Published online by Cambridge University Press: 18 December 2021
Tamara Pertamina, a transgender artist who lives in a sprawling Southeast Asian slum, hopes to decolonize the science of genetic engineering. One day in June 2018 she borrowed a cart from a street food vendor and gave it a quick makeover. A hand-painted sign and logo announced, “CRISPR Sperm Bank: Experience Trans-Species Possibilities.” The food cart was a makeshift wooden contraption that balanced on bicycle wheels—a common sight on the streets of Yogyakarta, an Indonesian city with vibrant night markets and a cutting-edge arts community. While Jiankui He was quietly proceeding with his experiment in Shenzhen some 2,000 miles to the north, Tamara was dreaming about how biotechnology innovations in China and the United States would have reverberating impacts on the rest of the world.
As Tamara pushed her makeshift CRISPR Sperm Bank through the streets with some of her transgender friends, most passersby were startled and amused. The project was a surprise installation on the sidelines of Art Jog 2018, an international festival. Catcalls from young Indonesian boys on motorbikes—“I want to buy some!”—suggested that they didn't understand the English-language sign. The boys seemed to think that Tamara and the others were sex workers rather than performance artists.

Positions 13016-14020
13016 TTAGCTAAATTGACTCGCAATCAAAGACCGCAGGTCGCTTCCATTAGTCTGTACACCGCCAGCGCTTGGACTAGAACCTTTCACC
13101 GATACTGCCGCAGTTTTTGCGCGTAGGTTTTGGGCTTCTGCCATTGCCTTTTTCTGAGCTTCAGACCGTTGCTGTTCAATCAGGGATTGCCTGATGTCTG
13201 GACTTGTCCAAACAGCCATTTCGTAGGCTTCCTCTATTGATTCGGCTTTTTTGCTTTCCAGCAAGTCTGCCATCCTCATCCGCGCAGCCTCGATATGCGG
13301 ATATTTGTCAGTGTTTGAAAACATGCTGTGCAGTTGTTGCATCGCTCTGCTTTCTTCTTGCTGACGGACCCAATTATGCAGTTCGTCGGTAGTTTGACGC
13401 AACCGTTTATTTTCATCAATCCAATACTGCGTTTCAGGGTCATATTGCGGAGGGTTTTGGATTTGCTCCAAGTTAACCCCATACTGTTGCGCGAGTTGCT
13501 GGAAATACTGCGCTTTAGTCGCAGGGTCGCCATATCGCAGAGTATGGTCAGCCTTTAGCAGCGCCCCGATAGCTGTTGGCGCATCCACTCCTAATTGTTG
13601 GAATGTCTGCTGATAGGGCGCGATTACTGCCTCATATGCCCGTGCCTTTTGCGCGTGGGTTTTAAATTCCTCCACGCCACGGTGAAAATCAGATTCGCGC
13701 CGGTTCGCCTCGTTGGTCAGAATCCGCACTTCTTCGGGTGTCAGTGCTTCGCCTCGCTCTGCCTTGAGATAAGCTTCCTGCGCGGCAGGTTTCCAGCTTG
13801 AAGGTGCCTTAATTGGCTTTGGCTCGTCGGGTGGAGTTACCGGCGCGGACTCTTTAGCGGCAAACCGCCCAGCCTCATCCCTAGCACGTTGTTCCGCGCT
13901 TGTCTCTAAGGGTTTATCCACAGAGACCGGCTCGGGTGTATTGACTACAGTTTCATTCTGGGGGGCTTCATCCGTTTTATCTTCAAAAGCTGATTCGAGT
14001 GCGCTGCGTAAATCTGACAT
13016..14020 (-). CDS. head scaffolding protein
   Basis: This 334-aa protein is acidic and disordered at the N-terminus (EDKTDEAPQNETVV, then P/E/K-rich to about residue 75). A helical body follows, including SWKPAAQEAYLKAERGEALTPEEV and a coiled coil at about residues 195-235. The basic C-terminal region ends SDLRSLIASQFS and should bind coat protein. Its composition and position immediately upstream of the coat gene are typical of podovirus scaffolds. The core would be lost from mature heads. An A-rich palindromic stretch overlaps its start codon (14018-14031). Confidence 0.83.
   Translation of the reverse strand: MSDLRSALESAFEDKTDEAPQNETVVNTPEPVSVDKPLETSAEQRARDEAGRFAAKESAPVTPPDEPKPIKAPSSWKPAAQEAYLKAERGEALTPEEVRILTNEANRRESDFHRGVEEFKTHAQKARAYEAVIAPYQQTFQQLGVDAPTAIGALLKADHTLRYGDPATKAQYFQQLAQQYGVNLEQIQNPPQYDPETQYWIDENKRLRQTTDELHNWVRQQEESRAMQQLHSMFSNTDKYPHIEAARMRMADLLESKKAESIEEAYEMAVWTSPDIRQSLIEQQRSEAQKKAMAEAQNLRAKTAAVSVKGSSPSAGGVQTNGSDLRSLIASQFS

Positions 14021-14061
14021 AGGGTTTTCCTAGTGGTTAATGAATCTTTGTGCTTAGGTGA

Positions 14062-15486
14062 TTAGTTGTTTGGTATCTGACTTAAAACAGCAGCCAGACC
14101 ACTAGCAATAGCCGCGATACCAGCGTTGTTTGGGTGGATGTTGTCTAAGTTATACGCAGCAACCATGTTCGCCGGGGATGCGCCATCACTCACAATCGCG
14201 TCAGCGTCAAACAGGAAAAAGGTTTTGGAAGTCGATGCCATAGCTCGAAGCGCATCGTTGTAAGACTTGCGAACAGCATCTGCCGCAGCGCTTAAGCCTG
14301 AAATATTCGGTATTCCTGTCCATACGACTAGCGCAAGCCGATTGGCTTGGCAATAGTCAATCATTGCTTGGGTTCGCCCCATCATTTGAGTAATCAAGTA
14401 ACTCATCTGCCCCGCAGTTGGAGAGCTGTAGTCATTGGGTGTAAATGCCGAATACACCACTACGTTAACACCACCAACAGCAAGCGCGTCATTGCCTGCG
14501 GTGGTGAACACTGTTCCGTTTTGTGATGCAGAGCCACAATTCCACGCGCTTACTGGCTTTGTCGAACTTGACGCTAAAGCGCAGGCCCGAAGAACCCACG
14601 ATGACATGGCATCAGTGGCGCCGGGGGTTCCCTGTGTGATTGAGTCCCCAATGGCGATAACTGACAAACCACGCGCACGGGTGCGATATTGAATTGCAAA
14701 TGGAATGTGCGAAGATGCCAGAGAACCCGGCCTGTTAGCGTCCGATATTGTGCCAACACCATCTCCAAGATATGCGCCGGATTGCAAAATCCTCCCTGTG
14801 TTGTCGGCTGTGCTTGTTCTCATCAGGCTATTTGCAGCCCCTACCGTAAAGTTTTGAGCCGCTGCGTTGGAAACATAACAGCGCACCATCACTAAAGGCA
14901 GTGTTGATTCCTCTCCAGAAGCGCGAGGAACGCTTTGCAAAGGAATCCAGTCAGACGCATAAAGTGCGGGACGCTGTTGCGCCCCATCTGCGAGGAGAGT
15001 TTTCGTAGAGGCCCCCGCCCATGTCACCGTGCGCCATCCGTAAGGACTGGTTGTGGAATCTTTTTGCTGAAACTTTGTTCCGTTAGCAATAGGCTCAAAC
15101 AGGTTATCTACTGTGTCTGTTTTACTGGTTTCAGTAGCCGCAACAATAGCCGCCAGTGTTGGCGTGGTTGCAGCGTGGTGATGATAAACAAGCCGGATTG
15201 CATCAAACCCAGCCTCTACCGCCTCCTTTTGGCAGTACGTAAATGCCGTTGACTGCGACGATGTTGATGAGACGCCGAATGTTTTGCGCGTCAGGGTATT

The cart actually held supplies for cendol, a sweet dessert, consisting of ice with coconut milk, palm sugar syrup, and a variety of toppings: diced jackfruit, green mung beans, and small wormy shapes made of jelly. They just borrowed the cart from a street food vendor for the afternoon, for a small fee. After Tamara parked the cart at Art Jog, some of her friends spied the coconut milk in an unlabeled bottle and thought it was semen. The project was startling in part because even normal sperm banks are outlawed in Indonesia.
Tamara did not actually genetically modify any human sperm. Instead, she used the CRISPR Sperm Bank as a conversation piece to generate dialogue about possible futures for humanity. Among other pressing questions, she wanted to know: If parents have the option to choose the skin color of their children, will the future have a place for brown and black babies?